So while I cede that Peter’s argument is a valid one, I do not fully ascribe or agree with it. I have seen people make comments such as “there seems to be motion blur of 2 to 3 pixels”. To me the only way of seeing that is to view the image on screen at 100% or greater. When doing so you’re not judging the general sharpness of the whole image but trying to assess the area of critical focus or the focus plane, of which in an image there is really only one. If you’re view an image at 50% view then one screen pixel represents 4 image pixels and I would think at that point certain areas of critical focus could be altered appearing sharp when in fact they are not. And as to whether any anomalies discovered at 100% view will be apparent when making a print would be up to the viewer and certainly a moot point. Even viewing an image on screen as print size is only an indicator. Actually when applying sharpening for inkjet prints it is said that you need to make the screen image look over-sharpened to achieve the proper amount of print sharpening. Thus signifying to me that the screen view is only and indicator and not to be relied upon for judging printed output.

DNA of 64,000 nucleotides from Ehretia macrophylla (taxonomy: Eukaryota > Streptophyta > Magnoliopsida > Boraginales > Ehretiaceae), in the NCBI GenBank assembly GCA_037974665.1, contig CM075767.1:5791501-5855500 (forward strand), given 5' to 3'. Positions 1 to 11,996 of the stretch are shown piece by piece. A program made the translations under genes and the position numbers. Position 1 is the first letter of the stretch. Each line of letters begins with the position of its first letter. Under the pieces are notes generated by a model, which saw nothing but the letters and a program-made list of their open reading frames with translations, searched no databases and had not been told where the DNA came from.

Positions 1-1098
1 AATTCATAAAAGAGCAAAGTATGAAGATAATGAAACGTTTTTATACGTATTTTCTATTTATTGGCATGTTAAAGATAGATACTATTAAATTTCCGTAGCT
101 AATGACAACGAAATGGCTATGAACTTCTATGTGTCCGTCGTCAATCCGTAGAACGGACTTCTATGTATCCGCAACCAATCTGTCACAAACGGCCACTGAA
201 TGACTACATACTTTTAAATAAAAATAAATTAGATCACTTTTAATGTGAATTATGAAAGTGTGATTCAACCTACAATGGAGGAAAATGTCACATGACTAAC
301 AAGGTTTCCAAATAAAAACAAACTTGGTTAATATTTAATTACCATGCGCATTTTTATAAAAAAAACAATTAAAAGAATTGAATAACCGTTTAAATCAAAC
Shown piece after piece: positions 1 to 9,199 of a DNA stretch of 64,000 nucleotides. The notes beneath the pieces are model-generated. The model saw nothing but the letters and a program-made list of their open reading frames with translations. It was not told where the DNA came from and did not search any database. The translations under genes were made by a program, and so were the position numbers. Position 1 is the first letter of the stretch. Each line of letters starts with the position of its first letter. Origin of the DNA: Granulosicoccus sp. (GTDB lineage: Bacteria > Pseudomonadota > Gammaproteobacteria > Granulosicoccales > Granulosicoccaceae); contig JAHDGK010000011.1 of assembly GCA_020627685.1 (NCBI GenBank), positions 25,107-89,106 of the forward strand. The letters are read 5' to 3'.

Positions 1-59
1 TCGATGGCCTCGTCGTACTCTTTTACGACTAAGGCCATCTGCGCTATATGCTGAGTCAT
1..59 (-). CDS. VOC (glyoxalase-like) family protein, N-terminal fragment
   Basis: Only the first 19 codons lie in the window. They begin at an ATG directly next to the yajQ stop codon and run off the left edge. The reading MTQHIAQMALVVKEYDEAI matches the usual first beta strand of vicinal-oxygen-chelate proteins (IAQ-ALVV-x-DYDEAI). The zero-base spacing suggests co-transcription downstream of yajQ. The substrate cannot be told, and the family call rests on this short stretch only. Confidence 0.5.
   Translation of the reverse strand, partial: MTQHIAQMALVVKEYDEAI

Of course I am only an amateur hack and could be misunderstanding all of this. It’s not like it would be the first time that happened!!
>While I'm on my soapbox I'll add, whenever a new camera comes >out everyone demands to see images straight out of camera with >no sharpening or post-processing. Once again, is that how I >ultimately view and display my own images - never! > >Best regards, SteveK
A long time ago, I bought a new stereo tape deck. When I took it home and plugged it in to my system, it didn't sound anything like what it sounded at the store. But in the bottom of the box, there was a small casette tape marked something like "Demo." It sounded great! I came to find out that the demo tapes used in stores were "juiced" a little... I don't know, magnetic sterroids or something I guess. Anyway, my lesson was learned and I always took one of my own tapes/CDs with me when I got new stuff.